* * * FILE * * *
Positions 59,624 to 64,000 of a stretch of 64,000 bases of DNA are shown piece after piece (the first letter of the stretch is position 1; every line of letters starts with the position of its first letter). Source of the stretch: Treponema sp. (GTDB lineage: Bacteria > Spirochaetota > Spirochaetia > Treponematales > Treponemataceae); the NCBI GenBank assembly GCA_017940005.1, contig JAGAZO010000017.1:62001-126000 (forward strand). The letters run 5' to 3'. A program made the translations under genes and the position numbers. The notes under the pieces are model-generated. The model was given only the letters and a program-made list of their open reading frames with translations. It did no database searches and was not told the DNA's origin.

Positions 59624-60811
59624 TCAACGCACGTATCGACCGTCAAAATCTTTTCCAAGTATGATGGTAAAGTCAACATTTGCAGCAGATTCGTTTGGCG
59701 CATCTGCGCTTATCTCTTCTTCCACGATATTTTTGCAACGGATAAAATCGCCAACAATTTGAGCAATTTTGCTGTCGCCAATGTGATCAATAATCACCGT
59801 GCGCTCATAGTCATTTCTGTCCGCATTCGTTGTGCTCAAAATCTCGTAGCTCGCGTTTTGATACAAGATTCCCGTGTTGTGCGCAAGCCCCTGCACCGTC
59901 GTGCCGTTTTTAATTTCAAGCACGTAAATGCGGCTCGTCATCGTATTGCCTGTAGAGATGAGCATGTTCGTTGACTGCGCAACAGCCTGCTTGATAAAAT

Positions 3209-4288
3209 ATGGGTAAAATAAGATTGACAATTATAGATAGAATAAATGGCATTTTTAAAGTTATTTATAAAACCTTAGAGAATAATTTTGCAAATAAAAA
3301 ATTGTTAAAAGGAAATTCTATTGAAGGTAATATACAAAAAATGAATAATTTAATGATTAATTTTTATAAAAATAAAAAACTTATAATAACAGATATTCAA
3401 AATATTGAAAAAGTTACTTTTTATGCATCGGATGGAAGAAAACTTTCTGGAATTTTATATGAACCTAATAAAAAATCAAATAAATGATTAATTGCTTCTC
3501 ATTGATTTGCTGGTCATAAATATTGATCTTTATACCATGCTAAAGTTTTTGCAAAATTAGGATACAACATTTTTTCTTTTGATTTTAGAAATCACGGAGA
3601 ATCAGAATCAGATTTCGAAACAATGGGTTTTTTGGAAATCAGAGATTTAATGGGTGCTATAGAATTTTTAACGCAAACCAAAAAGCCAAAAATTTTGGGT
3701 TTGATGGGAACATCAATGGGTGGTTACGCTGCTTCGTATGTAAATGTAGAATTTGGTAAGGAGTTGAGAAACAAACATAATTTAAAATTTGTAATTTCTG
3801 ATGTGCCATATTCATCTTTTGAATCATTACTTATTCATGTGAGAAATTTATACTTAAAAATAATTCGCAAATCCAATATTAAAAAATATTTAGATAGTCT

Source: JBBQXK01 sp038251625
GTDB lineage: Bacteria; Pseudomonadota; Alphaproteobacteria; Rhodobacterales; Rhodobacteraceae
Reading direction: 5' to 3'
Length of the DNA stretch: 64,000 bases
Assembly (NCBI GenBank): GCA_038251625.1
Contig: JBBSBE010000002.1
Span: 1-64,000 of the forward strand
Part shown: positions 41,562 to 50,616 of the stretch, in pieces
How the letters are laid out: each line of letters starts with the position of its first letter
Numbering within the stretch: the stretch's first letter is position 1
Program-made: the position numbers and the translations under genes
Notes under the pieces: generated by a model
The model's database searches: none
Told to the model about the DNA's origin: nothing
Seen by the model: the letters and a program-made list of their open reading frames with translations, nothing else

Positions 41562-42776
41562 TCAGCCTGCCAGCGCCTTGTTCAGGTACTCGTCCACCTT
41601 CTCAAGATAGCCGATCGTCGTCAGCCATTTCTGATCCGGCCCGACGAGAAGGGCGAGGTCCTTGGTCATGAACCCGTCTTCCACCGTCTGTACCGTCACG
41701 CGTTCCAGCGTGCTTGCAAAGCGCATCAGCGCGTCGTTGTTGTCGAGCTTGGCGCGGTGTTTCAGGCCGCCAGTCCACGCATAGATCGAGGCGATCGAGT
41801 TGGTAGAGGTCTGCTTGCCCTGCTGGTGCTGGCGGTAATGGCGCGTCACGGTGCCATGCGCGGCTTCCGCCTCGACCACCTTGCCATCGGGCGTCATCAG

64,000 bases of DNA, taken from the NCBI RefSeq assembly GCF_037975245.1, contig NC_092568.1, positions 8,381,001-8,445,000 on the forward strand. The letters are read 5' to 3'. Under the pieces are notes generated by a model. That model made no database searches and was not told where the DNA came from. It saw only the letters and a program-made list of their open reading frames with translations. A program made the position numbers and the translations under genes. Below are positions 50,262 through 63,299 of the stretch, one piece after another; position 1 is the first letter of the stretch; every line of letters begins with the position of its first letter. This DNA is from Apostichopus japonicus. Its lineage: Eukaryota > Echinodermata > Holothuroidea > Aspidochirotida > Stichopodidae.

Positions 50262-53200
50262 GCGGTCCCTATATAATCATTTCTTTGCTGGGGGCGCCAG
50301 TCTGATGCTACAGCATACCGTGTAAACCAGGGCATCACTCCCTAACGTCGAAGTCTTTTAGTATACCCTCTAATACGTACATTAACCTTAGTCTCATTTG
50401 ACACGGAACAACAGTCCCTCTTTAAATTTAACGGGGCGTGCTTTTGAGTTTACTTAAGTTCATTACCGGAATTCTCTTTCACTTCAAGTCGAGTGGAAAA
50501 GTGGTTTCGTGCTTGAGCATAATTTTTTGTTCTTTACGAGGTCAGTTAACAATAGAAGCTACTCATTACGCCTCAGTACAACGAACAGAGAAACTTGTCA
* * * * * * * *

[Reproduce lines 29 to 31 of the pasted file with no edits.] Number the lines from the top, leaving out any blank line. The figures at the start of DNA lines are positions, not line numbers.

Seen by the model: the letters and a program-made list of their open reading frames with translations, nothing else

Positions 41562-42776
41562 TCAGCCTGCCAGCGCCTTGTTCAGGTACTCGTCCACCTT